Canada to use traditional spelling of “Türkiye” following UN decision

The Canadian government quietly changed Turkey’s name to the official Turkish spelling Türkiye in all official communications.

The Canadian government quietly changed Turkey’s name to the official Turkish spelling Türkiye in all official communications.

The move follows a request from the government of President Recep Tayyip Erdogan for the international community to recognize the authentic spelling of his country’s name.

Last month, Ankara asked the United Nations to drop the commonly used spelling of Turkey, which is also associated with the edible bird and the traditional Christmas dish.

It is pronounced the same way.

In December last year, Erdogan ordered that “Made in Türkiye” be used on exported products to reflect the country’s culture more authentically.

In communications from the Department of Global Affairs this week, Ottawa reverted to authentic spelling.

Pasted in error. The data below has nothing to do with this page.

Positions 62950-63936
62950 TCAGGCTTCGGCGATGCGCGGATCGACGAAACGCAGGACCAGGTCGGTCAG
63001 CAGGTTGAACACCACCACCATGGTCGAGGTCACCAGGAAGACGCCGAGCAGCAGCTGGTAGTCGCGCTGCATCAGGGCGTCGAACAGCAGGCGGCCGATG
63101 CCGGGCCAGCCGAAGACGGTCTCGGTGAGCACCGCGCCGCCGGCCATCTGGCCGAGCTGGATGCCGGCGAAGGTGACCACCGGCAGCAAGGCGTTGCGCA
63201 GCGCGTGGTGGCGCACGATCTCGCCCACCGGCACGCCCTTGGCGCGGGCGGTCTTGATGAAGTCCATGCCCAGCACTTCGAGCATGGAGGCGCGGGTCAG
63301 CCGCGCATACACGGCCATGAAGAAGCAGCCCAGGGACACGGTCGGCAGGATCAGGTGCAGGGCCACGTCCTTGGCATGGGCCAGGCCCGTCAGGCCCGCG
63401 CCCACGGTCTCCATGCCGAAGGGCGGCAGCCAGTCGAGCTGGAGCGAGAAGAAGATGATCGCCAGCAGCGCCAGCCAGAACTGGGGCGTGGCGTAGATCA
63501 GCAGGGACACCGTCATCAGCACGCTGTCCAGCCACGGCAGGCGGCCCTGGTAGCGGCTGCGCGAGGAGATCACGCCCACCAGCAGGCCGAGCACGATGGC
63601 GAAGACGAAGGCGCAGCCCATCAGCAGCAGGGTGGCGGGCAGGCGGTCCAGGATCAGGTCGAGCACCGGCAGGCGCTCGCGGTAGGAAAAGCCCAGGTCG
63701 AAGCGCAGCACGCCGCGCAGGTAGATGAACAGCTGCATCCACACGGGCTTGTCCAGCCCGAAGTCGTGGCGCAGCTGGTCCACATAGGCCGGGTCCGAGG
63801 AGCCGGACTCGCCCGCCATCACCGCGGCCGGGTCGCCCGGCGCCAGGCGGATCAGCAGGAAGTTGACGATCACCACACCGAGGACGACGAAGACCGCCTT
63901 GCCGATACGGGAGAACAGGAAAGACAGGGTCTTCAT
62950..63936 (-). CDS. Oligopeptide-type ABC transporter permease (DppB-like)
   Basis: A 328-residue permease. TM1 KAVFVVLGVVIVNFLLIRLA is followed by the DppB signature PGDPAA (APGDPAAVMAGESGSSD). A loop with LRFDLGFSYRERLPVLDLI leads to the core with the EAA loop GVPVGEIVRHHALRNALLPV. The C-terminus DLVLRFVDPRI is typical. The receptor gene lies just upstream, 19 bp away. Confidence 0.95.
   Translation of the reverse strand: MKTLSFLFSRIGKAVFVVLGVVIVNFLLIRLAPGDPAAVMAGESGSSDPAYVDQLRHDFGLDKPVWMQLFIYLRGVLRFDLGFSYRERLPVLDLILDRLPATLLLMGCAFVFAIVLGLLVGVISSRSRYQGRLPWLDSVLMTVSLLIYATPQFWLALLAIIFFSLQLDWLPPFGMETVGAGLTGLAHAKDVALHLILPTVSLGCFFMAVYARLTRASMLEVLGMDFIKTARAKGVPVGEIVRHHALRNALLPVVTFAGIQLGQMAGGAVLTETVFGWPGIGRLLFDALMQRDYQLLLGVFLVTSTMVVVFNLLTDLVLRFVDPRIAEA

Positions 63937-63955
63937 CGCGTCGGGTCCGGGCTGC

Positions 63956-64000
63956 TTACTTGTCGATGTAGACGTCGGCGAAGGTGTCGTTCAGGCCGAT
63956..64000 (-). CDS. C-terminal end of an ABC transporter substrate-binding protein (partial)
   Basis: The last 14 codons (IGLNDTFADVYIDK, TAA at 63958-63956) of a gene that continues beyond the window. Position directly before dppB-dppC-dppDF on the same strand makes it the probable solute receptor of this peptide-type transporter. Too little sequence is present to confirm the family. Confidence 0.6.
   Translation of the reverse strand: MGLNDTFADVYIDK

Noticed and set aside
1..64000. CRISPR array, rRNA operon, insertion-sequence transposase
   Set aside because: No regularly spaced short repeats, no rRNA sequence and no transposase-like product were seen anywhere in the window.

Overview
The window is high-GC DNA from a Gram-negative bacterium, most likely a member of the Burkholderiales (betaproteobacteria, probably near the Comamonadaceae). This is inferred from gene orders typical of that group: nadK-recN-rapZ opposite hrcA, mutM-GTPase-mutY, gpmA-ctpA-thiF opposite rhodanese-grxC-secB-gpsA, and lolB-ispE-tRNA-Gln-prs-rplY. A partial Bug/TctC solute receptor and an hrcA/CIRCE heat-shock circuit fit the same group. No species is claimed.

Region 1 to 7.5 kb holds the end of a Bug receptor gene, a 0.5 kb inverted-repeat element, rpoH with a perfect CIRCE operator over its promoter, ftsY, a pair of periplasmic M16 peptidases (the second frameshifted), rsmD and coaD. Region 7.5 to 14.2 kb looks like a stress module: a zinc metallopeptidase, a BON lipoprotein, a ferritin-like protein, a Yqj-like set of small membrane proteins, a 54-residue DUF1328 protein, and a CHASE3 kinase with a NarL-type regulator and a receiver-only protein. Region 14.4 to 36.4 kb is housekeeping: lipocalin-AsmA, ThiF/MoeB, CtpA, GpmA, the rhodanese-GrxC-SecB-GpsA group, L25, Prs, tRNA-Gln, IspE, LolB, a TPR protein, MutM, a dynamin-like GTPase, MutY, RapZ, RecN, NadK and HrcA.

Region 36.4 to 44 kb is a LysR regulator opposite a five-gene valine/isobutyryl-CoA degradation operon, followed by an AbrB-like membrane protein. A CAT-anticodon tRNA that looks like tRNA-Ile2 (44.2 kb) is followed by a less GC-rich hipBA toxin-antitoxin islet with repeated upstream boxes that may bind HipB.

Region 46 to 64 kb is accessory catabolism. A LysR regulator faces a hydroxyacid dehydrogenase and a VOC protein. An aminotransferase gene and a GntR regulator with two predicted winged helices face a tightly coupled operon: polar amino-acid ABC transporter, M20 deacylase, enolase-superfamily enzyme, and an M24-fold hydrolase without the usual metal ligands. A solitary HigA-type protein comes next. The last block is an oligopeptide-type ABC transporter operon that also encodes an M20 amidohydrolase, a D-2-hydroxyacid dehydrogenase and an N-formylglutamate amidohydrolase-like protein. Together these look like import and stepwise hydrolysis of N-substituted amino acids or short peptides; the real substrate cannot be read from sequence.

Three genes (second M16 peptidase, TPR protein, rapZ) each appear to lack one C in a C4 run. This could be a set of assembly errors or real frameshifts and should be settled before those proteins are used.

The move follows an “official name change notification to the United Nations and subsequently to the Department of Foreign Affairs, Trade and Development Canada” in June, Global Affairs said.

“Canada respects the wish of the Republic of Türkiye (formerly the Republic of Turkey) to be officially known as Türkiye as opposed to ‘Turkey’ in English and ‘Turquie’ in French,” said Sabrina Williams, Door -word of Global Affairs.

The country was called Türkiye in 1923 after the newly formed Republic declared its independence, with Mustafa Kemal as its first president.

He has increasingly flexed his muscles on the international scene, notably over Finland’s and Sweden’s plans to join NATO.

Erdogan has threatened to veto the entry of Nordic nations into the military alliance if they do not extradite suspects with links to banned Kurdish groups.

Canada this week became the first country to ratify Finland and Sweden’s application to join NATO.

But all 30 members must approve their application for membership following Russia’s invasion of Ukraine.

This report from The Canadian Press was first published on July 9, 2022.

The Canadian Press

Comments are closed.